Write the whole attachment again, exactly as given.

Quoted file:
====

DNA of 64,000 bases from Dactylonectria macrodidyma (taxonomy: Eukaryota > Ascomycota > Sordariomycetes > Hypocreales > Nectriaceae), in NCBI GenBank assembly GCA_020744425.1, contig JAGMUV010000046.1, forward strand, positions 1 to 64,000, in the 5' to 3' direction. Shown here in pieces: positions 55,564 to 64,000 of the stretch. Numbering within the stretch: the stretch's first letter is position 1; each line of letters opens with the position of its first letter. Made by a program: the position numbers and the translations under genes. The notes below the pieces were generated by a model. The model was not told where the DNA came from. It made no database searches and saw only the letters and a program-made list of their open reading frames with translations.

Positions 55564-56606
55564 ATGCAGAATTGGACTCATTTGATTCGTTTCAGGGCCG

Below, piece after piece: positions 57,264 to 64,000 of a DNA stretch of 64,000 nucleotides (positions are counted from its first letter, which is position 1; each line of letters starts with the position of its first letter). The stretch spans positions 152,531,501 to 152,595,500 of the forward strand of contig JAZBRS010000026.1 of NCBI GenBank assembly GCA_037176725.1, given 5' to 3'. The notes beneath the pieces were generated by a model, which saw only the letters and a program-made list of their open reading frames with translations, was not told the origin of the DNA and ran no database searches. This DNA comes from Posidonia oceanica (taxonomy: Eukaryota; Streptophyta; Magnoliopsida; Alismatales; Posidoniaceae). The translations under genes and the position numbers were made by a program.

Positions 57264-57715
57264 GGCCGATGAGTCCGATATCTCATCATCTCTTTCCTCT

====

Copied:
DNA of 64,000 bases from Dactylonectria macrodidyma (taxonomy: Eukaryota > Ascomycota > Sordariomycetes > Hypocreales > Nectriaceae), in NCBI GenBank assembly GCA_020744425.1, contig JAGMUV010000046.1, forward strand, positions 1 to 64,000, in the 5' to 3' direction. Shown here in pieces: positions 55,564 to 64,000 of the stretch. Numbering within the stretch: the stretch's first letter is position 1; each line of letters opens with the position of its first letter. Made by a program: the position numbers and the translations under genes. The notes below the pieces were generated by a model. The model was not told where the DNA came from. It made no database searches and saw only the letters and a program-made list of their open reading frames with translations.

Positions 55564-56606
55564 ATGCAGAATTGGACTCATTTGATTCGTTTCAGGGCCG

Below, piece after piece: positions 57,264 to 64,000 of a DNA stretch of 64,000 nucleotides (positions are counted from its first letter, which is position 1; each line of letters starts with the position of its first letter). The stretch spans positions 152,531,501 to 152,595,500 of the forward strand of contig JAZBRS010000026.1 of NCBI GenBank assembly GCA_037176725.1, given 5' to 3'. The notes beneath the pieces were generated by a model, which saw only the letters and a program-made list of their open reading frames with translations, was not told the origin of the DNA and ran no database searches. This DNA comes from Posidonia oceanica (taxonomy: Eukaryota; Streptophyta; Magnoliopsida; Alismatales; Posidoniaceae). The translations under genes and the position numbers were made by a program.

Positions 57264-57715
57264 GGCCGATGAGTCCGATATCTCATCATCTCTTTCCTCT